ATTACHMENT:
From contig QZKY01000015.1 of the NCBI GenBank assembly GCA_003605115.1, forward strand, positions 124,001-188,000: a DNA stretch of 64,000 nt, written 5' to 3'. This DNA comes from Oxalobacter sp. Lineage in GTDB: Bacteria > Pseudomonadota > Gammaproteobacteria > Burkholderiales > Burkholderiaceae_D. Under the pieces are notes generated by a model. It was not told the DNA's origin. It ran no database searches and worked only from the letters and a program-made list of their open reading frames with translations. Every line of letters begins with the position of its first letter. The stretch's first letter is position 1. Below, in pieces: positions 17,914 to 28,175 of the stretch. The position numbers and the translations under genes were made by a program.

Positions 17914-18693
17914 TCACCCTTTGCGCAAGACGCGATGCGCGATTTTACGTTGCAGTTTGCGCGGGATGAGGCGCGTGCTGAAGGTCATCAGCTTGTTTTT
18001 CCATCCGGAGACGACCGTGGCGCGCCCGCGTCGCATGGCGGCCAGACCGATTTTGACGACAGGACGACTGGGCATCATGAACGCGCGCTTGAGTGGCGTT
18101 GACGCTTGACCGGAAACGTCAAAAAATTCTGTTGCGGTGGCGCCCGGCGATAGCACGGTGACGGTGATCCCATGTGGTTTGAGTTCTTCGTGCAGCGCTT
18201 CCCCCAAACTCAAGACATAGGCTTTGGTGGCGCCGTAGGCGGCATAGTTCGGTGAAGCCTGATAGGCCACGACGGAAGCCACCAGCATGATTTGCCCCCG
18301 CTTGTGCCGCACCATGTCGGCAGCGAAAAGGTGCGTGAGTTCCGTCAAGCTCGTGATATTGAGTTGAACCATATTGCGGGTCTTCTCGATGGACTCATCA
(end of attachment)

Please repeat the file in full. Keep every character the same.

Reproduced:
From contig QZKY01000015.1 of the NCBI GenBank assembly GCA_003605115.1, forward strand, positions 124,001-188,000: a DNA stretch of 64,000 nt, written 5' to 3'. This DNA comes from Oxalobacter sp. Lineage in GTDB: Bacteria > Pseudomonadota > Gammaproteobacteria > Burkholderiales > Burkholderiaceae_D. Under the pieces are notes generated by a model. It was not told the DNA's origin. It ran no database searches and worked only from the letters and a program-made list of their open reading frames with translations. Every line of letters begins with the position of its first letter. The stretch's first letter is position 1. Below, in pieces: positions 17,914 to 28,175 of the stretch. The position numbers and the translations under genes were made by a program.

Positions 17914-18693
17914 TCACCCTTTGCGCAAGACGCGATGCGCGATTTTACGTTGCAGTTTGCGCGGGATGAGGCGCGTGCTGAAGGTCATCAGCTTGTTTTT
18001 CCATCCGGAGACGACCGTGGCGCGCCCGCGTCGCATGGCGGCCAGACCGATTTTGACGACAGGACGACTGGGCATCATGAACGCGCGCTTGAGTGGCGTT
18101 GACGCTTGACCGGAAACGTCAAAAAATTCTGTTGCGGTGGCGCCCGGCGATAGCACGGTGACGGTGATCCCATGTGGTTTGAGTTCTTCGTGCAGCGCTT
18201 CCCCCAAACTCAAGACATAGGCTTTGGTGGCGCCGTAGGCGGCATAGTTCGGTGAAGCCTGATAGGCCACGACGGAAGCCACCAGCATGATTTGCCCCCG
18301 CTTGTGCCGCACCATGTCGGCAGCGAAAAGGTGCGTGAGTTCCGTCAAGCTCGTGATATTGAGTTGAACCATATTGCGGGTCTTCTCGATGGACTCATCA